Just this week, analysts at Goldman Sachs (NYSE:GS) predicted a significant decline in gold prices next year, but David Einhorn, founder of the hedge fund Greenlight Capital, says it`s still a good idea to keep gold in your portfolio.


DAVID EINHORN, GREENLIGHT CAPITAL:  What we really own gold for is just in case something goes really, really haywire.  And what I`m thinking about is in terms of mostly the monetary policies but also the fiscal policies that are being run by the big economies.


MATHISEN:  Well, gold prices have fallen around 26 percent so far this year.

GHARIB:  So, should you follow David Einhorn and buy gold for your portfolio?  Our two guests have different answers to that question.

Suki Cooper says no.  She`s precious metal analyst at Barclays. And Axel Merk is more bullish, predicting gold prices will get up to $1,500 an ounce over the next year.  He`s president and chief investment officer of Merk Investments.

Welcome to both of you.

Suki, let me begin with you.  Make the case why you think investors shouldn`t put gold in their portfolios.

SUKI COOPER, BARCLAYS PRECIOUS METALS ANALYST:  If we look at the two key factors driving gold so far this year.  On the one hand, it`s been investment demand and we`ve seen sizable disinvestment, whether it`s exchange traded products or in the futures market, and that`s been because investors have been attracted to other assets.

And on the second factor, it`s the physical markets.  And although we saw the strong buy from China or India, when we saw the price correction in April and June, now in the middle of an essentially (ph) strong period for demand and we haven`t seen that same level of activity coming through from India or from China which could start to pick up before the Chinese New Year.

So, there`s two key factors here are lending very little support to gold.  And further more, gold had a number of positive factors to push prices higher so far this year and prices have sidelined those factors entirely.

MATHISEN:  All right.

COOPER:  So we think the risks to gold are actually skewed to the downside.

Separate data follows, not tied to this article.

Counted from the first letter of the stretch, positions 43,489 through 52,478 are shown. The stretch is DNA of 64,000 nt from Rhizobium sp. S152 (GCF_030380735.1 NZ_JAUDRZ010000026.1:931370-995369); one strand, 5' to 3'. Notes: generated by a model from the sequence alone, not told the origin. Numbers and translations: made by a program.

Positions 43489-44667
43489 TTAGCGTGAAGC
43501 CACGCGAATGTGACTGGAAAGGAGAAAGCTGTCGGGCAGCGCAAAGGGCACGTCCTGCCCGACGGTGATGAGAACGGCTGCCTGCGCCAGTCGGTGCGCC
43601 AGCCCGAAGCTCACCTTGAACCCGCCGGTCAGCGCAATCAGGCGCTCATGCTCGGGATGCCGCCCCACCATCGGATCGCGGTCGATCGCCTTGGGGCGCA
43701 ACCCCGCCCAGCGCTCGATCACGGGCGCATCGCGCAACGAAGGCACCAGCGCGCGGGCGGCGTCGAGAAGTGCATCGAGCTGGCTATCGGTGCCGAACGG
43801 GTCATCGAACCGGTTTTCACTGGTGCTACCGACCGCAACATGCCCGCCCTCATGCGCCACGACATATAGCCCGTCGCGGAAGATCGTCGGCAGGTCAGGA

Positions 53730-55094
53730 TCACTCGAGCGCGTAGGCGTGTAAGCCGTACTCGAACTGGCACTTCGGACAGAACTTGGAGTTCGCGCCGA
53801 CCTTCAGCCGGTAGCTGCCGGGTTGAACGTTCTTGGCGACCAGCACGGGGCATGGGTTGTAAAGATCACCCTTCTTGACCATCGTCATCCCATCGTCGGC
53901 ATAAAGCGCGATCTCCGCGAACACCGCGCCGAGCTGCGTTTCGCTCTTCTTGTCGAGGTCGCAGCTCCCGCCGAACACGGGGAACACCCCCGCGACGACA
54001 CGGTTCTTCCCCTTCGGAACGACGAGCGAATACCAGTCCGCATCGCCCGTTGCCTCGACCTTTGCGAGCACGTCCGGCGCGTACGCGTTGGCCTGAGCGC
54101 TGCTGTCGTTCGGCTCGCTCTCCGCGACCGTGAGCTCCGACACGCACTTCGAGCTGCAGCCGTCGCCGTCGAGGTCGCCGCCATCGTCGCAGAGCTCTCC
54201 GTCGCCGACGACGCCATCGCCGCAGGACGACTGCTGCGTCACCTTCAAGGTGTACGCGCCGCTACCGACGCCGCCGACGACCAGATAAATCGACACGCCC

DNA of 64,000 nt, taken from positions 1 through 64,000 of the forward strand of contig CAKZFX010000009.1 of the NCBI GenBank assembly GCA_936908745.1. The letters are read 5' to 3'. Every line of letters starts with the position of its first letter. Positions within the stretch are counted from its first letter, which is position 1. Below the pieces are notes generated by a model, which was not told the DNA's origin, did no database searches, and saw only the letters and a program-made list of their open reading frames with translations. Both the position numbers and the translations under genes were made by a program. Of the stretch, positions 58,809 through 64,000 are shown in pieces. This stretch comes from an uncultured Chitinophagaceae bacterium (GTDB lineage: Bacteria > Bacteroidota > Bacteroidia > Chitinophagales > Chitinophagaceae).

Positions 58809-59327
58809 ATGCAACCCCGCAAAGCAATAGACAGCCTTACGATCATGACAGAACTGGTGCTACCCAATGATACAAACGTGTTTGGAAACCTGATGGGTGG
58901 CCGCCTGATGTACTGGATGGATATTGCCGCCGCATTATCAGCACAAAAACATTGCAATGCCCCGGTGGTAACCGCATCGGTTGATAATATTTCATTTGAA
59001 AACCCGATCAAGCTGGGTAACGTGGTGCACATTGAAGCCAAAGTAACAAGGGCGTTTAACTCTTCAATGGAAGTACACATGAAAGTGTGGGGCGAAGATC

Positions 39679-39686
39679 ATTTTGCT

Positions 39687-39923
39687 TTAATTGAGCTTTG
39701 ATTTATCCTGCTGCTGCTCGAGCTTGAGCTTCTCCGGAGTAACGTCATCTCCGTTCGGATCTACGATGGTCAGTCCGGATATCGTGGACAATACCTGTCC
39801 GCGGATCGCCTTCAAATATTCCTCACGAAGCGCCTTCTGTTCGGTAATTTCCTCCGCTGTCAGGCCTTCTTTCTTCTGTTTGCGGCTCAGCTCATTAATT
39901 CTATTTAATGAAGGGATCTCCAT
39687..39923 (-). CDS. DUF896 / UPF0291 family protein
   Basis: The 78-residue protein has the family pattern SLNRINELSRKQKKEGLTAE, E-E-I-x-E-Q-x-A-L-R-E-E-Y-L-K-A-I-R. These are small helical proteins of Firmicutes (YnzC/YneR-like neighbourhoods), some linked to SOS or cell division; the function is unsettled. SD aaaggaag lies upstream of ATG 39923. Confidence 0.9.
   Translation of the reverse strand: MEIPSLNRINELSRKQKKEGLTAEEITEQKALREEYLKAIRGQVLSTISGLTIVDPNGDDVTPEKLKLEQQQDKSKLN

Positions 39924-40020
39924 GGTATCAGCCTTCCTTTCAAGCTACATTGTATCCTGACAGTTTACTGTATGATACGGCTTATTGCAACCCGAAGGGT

MATHISEN:  All right.  Suki says the risks are to the downside, which doesn`t mean you shouldn`t hold some gold for the long term.  Make the case for it.  We got lots of debt all around the world.  We`ve got currencies that people question, but there is no inflation right now.

AXEL MERK, MERK INVESTMENTS PRESIDENT & CIO:  Well, the biggest risk I think that`s out there if you look at market sensitivity is economic growth.  And the reason I say that is that bonds are bound to plunge if we get economic growth.

We cannot afford positive real interest rates.  We could pay a trillion dollars more a year ten years down the road on serving government debt if we go back to historic levels interest rates.  We can`t afford that, so we have to err on the side of inflation.  The Fed has said they`re going to err on the side of inflation, when to have full employment.

And so, I think gold is a very good hedge and diversifier.  You want something that goes down in an up market and you want to have something that everybody is hating.  So, yes, the trend has been downward but when the S&P goes up in a straight line, I think I would want to take some chips off the table and gold is much cheaper than it has been.

GHARIB:  Well, Axel, you`re basically making the case gold is a safe haven investment.

So, Suki, let me ask you that.  I mean, David Einhorn saying that he`s owning it because just in case things really go haywire.  So, are you saying that gold doesn`t really serve the safe haven status anymore?

COOPER:  Previously, we saw gold with quite a good hedge for the financial uncertainty, whether it was credit market uncertainty or whether it was counter-party risk.  That environment where gold actually flourished.  But right now this year, we`ve seen geopolitical tensions rise and gold rallies a little bit.

But we had so many other factors where gold should have done well like during the U.S. government shutdown, yet prices actually fell.

Some investors are actually looking elsewhere to perhaps their currencies for a safe haven bet rather than looking to gold as a save haven hedge.

MATHISEN:  You know, Axel, let me — let`s say I`m persuaded by your argument here.  If so, how much gold should I hold in my portfolio?  How much do you have in your own portfolio, that might be a different way of asking it, and in what form should I buy it?

MERK:  Gold is a risky asset.  So, any asset one has to think what one can stomach.  In the hot currency fund, we have about 13 percent.  I personally have substantially more and simply because I like the diversification.  I am scared when there is complacency, a low VIX index.